Differences between revisions 7 and 8
Revision 7 as of 2009-05-15 05:30:17
Size: 3034
Editor: vpn-nat
Revision 8 as of 2009-09-20 23:38:15
Size: 3036
Editor: localhost
Comment: converted to 1.6 markup
Deletions are marked like this. Additions are marked like this.
Line 1: Line 1:
[[Anchor(Embedding_Pig_In_Java_Programs)]] <<Anchor(Embedding_Pig_In_Java_Programs)>>
Line 9: Line 9:
 * Create an instance of `PigServer`. See [http://incubator.apache.org/pig/javadoc/docs Javadoc] for more details.  * Create an instance of `PigServer`. See [[http://incubator.apache.org/pig/javadoc/docs|Javadoc]] for more details.
Line 14: Line 14:
[[Anchor(Example)]] <<Anchor(Example)>>

Embedding Pig In Java Programs

Sometimes you want more control than Pig scripts can give you. If so, you can embed Pig Latin in Java (just like SQL can be embedded in programs using JDBC).

The following steps need to be carried out:

  • Make sure pig.jar is on your classpath.

  • Create an instance of PigServer. See Javadoc for more details.

  • Issue commands through that PigServer by calling PigServer.registerQuery().

  • To retrieve results, either call PigServer.openIterator() or PigServer.store().

  • If you have user defined functions, register them by calling PigServer.registerJar().


Let's assume you need to count the number of occurrences of each word in a document. Let's also assume that you have EvalFunction Tokenize that parses a line of text and returns all the words for that line. The function is located in /mylocation/tokenize.jar.

The PigLatin script for the computation will look like this:

register /mylocation/tokenize.jar
A = load 'mytext' using TextLoader();
B = foreach A generate flatten(tokenize($0));
C = group B by $1;
D = foreach C generate flatten(group), COUNT(B.$0);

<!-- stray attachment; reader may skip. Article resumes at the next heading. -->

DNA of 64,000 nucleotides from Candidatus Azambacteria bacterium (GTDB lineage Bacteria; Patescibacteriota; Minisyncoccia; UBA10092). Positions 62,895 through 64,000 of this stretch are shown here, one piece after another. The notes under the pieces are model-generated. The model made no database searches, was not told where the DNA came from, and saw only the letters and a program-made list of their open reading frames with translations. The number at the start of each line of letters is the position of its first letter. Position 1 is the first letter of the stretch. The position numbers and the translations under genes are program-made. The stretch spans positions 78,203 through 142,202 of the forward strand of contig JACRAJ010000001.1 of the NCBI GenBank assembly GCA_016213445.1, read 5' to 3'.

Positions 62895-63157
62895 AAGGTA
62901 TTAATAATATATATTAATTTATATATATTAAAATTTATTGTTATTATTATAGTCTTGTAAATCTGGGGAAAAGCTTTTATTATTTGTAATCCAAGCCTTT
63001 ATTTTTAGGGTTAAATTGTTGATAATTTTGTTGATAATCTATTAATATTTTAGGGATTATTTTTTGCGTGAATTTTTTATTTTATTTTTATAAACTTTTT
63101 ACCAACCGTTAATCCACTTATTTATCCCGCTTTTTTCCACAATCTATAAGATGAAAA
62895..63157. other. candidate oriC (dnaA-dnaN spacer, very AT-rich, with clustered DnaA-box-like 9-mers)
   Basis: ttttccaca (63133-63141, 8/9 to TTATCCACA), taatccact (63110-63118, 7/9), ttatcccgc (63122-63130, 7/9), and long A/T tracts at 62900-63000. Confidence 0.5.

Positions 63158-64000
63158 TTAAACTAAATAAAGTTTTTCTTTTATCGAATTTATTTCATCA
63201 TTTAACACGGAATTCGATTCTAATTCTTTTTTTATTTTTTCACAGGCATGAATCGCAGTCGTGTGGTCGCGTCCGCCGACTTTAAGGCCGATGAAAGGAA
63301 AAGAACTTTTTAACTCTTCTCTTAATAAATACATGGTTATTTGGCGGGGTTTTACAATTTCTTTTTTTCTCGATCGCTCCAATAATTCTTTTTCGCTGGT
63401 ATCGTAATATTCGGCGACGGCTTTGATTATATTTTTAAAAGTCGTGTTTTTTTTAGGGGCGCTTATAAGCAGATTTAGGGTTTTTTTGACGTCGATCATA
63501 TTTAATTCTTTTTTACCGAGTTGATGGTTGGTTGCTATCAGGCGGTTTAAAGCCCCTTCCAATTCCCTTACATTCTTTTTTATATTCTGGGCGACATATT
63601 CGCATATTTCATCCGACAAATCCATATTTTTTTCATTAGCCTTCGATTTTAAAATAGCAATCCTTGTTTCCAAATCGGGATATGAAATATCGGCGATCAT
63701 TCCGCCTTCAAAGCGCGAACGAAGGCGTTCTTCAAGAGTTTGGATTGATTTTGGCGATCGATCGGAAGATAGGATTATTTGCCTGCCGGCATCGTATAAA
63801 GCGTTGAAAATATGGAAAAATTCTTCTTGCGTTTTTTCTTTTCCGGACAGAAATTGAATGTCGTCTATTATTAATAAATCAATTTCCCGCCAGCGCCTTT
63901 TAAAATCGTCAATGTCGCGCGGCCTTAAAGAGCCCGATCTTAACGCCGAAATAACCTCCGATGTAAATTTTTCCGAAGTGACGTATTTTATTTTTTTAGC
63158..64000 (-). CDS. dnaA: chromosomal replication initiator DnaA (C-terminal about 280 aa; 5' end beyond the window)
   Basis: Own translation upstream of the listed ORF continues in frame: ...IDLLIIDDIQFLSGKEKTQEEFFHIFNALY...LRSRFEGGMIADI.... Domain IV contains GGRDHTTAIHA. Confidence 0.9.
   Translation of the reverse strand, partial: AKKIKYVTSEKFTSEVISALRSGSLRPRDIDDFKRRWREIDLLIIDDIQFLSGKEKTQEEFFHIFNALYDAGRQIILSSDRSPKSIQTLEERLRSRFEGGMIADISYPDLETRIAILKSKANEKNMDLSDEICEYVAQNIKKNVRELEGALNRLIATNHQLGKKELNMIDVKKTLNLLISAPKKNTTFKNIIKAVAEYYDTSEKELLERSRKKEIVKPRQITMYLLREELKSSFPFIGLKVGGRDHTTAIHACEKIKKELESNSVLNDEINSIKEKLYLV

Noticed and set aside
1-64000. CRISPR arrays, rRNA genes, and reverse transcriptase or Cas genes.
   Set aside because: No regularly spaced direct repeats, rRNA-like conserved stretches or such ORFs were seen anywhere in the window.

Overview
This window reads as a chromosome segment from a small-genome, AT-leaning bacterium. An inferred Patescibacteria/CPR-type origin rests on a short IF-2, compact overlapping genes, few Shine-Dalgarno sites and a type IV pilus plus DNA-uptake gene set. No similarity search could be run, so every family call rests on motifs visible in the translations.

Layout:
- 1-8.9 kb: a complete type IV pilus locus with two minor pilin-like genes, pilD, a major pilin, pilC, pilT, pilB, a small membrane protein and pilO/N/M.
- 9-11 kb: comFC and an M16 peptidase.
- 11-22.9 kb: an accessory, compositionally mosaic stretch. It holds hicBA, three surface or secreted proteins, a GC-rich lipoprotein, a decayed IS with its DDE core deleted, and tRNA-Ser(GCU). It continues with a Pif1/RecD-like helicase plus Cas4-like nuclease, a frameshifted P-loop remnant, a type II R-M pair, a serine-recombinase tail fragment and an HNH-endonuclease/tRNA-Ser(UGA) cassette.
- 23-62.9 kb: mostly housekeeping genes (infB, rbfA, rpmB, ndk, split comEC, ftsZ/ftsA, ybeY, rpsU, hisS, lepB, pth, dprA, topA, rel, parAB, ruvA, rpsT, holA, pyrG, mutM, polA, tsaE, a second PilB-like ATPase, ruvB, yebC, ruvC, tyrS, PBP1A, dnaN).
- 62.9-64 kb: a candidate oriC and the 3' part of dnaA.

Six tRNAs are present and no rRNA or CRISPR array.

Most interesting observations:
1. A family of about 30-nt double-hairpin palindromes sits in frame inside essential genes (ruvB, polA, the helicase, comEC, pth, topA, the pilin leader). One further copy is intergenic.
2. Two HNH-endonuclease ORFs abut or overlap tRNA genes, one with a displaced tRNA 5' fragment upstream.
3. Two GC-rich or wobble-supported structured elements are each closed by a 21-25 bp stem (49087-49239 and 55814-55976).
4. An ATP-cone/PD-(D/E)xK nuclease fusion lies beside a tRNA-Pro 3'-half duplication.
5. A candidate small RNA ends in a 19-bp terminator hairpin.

store D into 'myoutput';

The same computation can be performed with this Java program:

import java.io.IOException;
import org.apache.pig.PigServer;

public class WordCount {
   public static void main(String[] args) {
      PigServer pigServer = new PigServer();
      try {
         runMyQuery(pigServer, "myinput.txt";
      catch (IOException e) {
   public static void runMyQuery(PigServer pigServer, String inputFile) throws IOException {        
       pigServer.registerQuery("A = load '" + inputFile + "' using TextLoader();");
       pigServer.registerQuery("B = foreach A generate flatten(tokenize($0));");
       pigServer.registerQuery("C = group B by $1;");
       pigServer.registerQuery("D = foreach C generate flatten(group), COUNT(B.$0);");
       pigServer.store("D", "myoutput");


  • The jar which contains your functions must be registered.
  • The four calls to pigServer.registerQuery() simply cause the query to be parsed and enquired. The query is not actually executed until pigServer.store() is called.

  • The input data referred to on the load statement, must be on HDFS in the specified location.
  • The final result is placed into myoutput file in the your current working directory on HDFS. (By default this is your home directory on HDFS.)

To run your program, you need to first compile it by using the following command:

javac -cp <path>pig.jar WordCount.java

If the compilation is successful, you can then run your program:

java -cp <path>pig.jar WordCount

EmbeddedPig (last edited 2009-09-20 23:38:15 by localhost)